A Quick Guide to Climbing Hydrangea
Climbing hydrangea (also known as Hydrangea anomala subspecies petiolaris) is a stunning plant. This flowering vine, native to the central coastal regions of Asia (mainly in countries such as Japan, China and Korea), is uniquely characterized by the way it looks and grows. Its versatility makes it both an excellent ground cover and/or an ornate vertical accent for your lush garden. This article will provide you with the necessary tools to find, care for, and encourage the healthy growth of this unique plant.
Quite distinctive in its appearance, climbing hydrangea can easily be identified. Its vines and branches are dark cinnamon or reddish brown colored vines. The leaves are dark green, glossy, and uniquely heart shaped. When in bloom, the clusters of lace capped, white flowers and buds make this plant easy to spot. Beautiful whether in bloom or not, climbing hydrangea has become an increasing favorite of gardening fans worldwide.
Most climbing hydrangeas can be purchased at local nurseries where Asian plants are sold. The larger/more mature that the plant is when chosen the better the chances it will have of thriving. When planting your climbing hydrangea plant, first decide whether you want it to grow vertically or as ground cover. Choose a well shaded area. Hydrangeas like the sun, but like the shade more. These plants are very easy to care for if you’ve done your research and give them a strong beginning. A simple all purpose fertilizer should be applied to the ground before planting. Choose a location where the water drains properly because too much water may damage the baby vines. It may take a year or two before you see blooms on your hydrangea. They will appear eventually. Either way, with or without blooms, the heart shaped leaves are ornamental and will draw attention.
If chosen to be grown vertically, trees, stakes, lattices or similar structures should be provided for the climbing hydrangea to twist and curve around. Gardeners have found that allowing the vines to climb directly against buildings can compromise the structure of a home with wood siding or can damage the strength of a home with stucco siding. Because climbing hydrangea clings to surfaces with tiny roots all over the vine, it’s best to provide a climbing structure that is placed at least 6-8 inches away from your home. Providing your plant with an alternate structure to climb will also aid the well being of the climbing hydrangea if it ever needs to be moved or cared for in a different location.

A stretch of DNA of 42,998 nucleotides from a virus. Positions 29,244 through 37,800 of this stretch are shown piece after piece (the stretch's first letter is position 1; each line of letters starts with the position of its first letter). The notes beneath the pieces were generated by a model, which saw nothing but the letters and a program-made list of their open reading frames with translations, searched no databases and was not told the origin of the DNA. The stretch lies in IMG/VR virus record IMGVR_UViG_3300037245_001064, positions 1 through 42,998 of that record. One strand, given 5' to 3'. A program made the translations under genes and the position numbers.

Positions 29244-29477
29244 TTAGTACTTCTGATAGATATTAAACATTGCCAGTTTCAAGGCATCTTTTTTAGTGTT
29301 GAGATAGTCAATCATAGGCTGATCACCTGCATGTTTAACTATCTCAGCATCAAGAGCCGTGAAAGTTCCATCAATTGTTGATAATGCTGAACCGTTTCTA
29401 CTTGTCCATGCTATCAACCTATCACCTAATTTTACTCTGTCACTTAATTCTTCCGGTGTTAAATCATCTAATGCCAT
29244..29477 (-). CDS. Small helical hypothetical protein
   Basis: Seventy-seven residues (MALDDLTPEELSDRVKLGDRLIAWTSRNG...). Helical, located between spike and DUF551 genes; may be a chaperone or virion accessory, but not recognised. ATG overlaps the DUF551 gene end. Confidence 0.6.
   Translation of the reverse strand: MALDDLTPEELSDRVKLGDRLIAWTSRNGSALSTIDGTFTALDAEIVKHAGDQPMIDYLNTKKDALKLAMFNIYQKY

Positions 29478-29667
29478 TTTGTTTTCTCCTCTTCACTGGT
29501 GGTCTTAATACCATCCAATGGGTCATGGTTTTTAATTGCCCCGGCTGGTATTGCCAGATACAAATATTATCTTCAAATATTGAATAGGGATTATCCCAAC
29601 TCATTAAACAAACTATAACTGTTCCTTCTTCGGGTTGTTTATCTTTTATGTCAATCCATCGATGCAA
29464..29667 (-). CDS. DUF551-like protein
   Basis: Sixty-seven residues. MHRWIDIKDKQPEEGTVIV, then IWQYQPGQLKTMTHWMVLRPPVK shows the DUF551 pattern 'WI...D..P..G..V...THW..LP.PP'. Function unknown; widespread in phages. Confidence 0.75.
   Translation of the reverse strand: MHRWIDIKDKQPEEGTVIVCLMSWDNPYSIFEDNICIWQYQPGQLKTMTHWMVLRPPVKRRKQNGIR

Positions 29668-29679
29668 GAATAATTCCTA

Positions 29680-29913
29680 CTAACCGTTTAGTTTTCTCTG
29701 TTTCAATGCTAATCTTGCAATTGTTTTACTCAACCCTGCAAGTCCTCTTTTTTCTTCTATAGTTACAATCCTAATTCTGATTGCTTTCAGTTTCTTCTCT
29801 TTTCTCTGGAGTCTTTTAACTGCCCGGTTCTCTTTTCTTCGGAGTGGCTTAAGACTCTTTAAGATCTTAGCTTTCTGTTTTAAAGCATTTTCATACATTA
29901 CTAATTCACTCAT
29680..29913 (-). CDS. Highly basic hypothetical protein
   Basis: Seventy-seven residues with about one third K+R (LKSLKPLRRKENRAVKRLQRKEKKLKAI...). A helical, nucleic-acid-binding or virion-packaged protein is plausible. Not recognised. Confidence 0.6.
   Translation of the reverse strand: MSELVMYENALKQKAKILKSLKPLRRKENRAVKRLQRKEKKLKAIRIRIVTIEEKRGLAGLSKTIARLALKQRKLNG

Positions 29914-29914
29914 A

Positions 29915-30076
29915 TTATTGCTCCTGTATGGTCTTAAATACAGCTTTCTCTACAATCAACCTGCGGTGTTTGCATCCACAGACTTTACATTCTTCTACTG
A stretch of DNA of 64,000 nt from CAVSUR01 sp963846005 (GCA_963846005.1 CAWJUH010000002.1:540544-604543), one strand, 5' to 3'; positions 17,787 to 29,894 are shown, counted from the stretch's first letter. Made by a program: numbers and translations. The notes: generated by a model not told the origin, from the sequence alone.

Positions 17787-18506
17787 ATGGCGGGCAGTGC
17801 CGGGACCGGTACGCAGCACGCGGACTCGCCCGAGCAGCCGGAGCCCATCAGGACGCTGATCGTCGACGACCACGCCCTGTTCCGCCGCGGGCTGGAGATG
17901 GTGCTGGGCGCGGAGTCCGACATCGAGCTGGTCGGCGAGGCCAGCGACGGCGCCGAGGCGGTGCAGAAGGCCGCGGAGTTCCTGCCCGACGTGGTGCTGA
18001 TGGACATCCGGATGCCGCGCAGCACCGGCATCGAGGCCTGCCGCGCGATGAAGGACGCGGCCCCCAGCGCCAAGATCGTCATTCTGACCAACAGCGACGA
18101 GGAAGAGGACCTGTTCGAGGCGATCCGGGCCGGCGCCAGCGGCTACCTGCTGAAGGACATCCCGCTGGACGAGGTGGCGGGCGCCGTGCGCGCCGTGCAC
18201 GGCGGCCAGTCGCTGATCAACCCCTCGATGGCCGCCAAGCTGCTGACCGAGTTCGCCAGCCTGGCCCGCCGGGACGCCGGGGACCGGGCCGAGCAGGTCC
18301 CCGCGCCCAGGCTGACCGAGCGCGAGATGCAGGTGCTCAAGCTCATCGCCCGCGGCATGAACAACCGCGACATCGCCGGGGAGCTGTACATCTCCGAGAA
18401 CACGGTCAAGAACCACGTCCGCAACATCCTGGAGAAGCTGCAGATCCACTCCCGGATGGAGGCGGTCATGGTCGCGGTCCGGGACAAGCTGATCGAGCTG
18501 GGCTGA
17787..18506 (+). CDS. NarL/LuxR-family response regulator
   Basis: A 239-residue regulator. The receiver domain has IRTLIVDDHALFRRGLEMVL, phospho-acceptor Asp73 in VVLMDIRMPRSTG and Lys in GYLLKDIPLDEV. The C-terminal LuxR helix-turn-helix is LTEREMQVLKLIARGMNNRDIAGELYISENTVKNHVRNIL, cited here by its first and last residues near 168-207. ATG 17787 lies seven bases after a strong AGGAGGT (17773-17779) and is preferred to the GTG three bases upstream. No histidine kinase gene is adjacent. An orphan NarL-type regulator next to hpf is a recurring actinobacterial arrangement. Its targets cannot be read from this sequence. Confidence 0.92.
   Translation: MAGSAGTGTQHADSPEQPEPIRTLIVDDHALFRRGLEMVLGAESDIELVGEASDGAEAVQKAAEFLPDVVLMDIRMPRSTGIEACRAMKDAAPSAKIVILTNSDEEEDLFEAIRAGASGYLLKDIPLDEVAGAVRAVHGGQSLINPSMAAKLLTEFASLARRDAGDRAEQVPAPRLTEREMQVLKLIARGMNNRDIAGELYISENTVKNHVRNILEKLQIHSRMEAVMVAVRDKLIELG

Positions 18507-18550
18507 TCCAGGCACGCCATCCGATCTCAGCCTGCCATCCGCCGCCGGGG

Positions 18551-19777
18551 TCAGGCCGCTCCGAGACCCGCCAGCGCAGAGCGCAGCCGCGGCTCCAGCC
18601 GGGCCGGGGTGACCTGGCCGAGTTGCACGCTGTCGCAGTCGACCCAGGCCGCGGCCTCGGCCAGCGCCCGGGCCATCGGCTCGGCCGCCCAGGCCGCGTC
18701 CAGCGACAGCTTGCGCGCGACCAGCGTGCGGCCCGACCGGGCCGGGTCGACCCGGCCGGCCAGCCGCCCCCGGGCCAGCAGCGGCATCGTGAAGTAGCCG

Some gardeners may choose to wrap twine around the structures such as trees, lampposts, and fences before planting the hydrangea seedlings. Then as they begin to grow gardeners can gently guide the climbing hydrangea vine to wrap around the twine in the predetermined pattern. This technique can add both vine fullness and style to your gardening décor. As one begins to become accustomed to working with vine plants, they can branch out to other patterns and designs with the twine. Vertical climbing hydrangea can grow up to heights as tall as 50 to 80 feet if it’s being supported by a large structure such as a large tree.
If choosing to plant your climbing hydrangea as a ground cover, make sure there are plenty of space and little to no structures nearby for it to climb. Encourage the vines to follow a pattern, and guide them in the direction you want them to cover. If not directed properly, climbing hydrangea will have a mind of its own and grow in whatever direction it wants. Before planting the hydrangea, make sure a well defined plant bed has been created. Keep an eye on the climbing hydrangea frequently to make sure it’s staying contained. If it’s not, simply redirect it accordingly. It will adapt.
When choosing to purchase a climbing hydrangea, know the facts about this gorgeous plant, care for it properly, and guide it in the direction you want it to go. You will see positive results immediately and will be pleased with the purchase of this unique flowering vine.